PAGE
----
The overall aim of this project is to map the. The neural basis of gesture processing has received a great deal of attention in the last several years, particularly in connection with the mirror neuron theory of action understanding. This theory states that gestures are understood via motor simulation in the observer. Sign language provides a unique perspective on this issue given its extremely rich gestural system, its easy accessibility (as opposed to speech gestures which are largely obscured from view), and the opportunity to compare linguistic and non-linguistic forms of gestural processing. Sign language bridges the gap between the visuo-manual studies in animal models where mirror neurons were discovered and human language, where there is a tremendous concentration of research on the "mirror system". There is substantial clinical importance as well, as the mirror system has been implicated in a range of acquired and developmental disorders ranging from apraxia and aphasia to autism. If therapies are being developed based on a motor simulation model of understanding, it is critical to have information regarding the validity of these claims. Sign language provides an ideal testing ground. In terms of theory, a dorsal-ventral model of gestural processing guides our investigations. Thus, the proposed project builds on a decades-long program of investigation into the neural basis of sign language and has four specific aims.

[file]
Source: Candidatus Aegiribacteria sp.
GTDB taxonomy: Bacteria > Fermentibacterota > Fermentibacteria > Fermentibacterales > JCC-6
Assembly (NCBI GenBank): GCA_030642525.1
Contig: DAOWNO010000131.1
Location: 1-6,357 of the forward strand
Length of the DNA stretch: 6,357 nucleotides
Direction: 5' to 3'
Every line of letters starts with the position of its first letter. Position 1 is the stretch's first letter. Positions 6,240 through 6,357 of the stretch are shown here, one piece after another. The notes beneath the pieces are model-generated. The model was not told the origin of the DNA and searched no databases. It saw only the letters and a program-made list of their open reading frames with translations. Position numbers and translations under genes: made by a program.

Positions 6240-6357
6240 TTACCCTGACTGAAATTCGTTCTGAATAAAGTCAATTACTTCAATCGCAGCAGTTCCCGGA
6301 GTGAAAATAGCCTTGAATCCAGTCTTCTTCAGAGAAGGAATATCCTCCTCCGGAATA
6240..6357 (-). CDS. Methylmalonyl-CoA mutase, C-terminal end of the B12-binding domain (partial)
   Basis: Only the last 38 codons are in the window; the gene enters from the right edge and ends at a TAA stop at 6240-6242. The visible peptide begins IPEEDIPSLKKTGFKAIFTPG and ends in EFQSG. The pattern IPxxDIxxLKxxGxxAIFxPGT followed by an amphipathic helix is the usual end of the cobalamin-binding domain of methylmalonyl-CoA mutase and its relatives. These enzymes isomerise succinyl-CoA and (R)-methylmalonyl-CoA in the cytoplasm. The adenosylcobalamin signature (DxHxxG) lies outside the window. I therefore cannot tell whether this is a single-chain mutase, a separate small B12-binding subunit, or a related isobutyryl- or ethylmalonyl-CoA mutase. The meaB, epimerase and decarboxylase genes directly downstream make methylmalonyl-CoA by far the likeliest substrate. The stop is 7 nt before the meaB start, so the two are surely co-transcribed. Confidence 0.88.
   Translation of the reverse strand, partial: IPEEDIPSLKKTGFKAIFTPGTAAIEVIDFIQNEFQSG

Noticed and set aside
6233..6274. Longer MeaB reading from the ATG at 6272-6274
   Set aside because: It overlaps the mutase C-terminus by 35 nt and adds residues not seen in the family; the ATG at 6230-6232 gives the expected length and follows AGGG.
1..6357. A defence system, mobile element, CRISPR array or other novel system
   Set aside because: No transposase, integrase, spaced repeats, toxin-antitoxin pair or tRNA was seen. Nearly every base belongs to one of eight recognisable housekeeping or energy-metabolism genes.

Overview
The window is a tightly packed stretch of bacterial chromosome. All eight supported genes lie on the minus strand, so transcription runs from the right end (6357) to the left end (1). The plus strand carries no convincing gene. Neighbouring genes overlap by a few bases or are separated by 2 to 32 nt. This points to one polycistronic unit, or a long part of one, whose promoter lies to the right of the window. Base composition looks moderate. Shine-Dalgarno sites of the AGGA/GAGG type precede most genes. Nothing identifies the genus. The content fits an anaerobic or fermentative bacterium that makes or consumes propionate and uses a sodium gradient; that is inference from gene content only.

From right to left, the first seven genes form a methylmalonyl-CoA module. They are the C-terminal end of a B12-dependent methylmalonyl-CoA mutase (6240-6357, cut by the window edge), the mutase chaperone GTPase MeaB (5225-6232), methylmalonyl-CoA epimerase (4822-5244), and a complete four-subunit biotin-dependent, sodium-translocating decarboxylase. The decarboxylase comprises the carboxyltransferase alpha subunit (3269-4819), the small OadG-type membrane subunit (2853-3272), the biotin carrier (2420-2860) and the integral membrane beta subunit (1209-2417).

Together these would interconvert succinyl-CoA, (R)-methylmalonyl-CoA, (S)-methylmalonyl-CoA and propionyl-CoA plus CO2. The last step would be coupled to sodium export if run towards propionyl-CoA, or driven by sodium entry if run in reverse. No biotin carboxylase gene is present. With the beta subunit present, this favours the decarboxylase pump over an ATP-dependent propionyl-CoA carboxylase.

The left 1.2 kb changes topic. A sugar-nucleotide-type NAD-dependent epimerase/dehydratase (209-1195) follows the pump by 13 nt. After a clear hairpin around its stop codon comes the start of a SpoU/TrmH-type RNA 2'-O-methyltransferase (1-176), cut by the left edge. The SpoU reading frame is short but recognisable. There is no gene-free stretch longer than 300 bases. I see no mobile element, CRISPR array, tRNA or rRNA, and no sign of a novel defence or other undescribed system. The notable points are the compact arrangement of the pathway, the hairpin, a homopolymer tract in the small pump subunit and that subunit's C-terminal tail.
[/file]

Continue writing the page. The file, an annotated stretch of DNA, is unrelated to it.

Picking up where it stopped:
Aim 1 : Map of basic language functions in deaf signers using large-scale lesion-deficit mapping.
Aim 2 : Map the relation between perception and production of meaningless gestures using lesion and fMRI approaches.
Aim 3 : Map the relation between recognition and production of meaningful action and object-related gestures using lesion and fMRI approaches.
Aim 4 : Map the relation between recognition and production of pantomime vs. signed gestures using lesion and fMRI approaches.
Communicative gestures, both linguistic and nonlinguistic, pervade human social interaction Disorders affecting the ability to generate or understand communicative gestures in the form of aphasias, apraxias, or syndromes affecting social perception, can have devastating personal and social consequences. For this reason, it is a priority to understand the neural basis of gestural communication and how these forms interact at the neural level.
|Rogalsky, Corianne; Raphel, Kristin; Tomkovicz, Vivian et al. (2013) Neural Basis of Action Understanding: Evidence from Sign Language Aphasia. Aphasiology 27:1147-1158|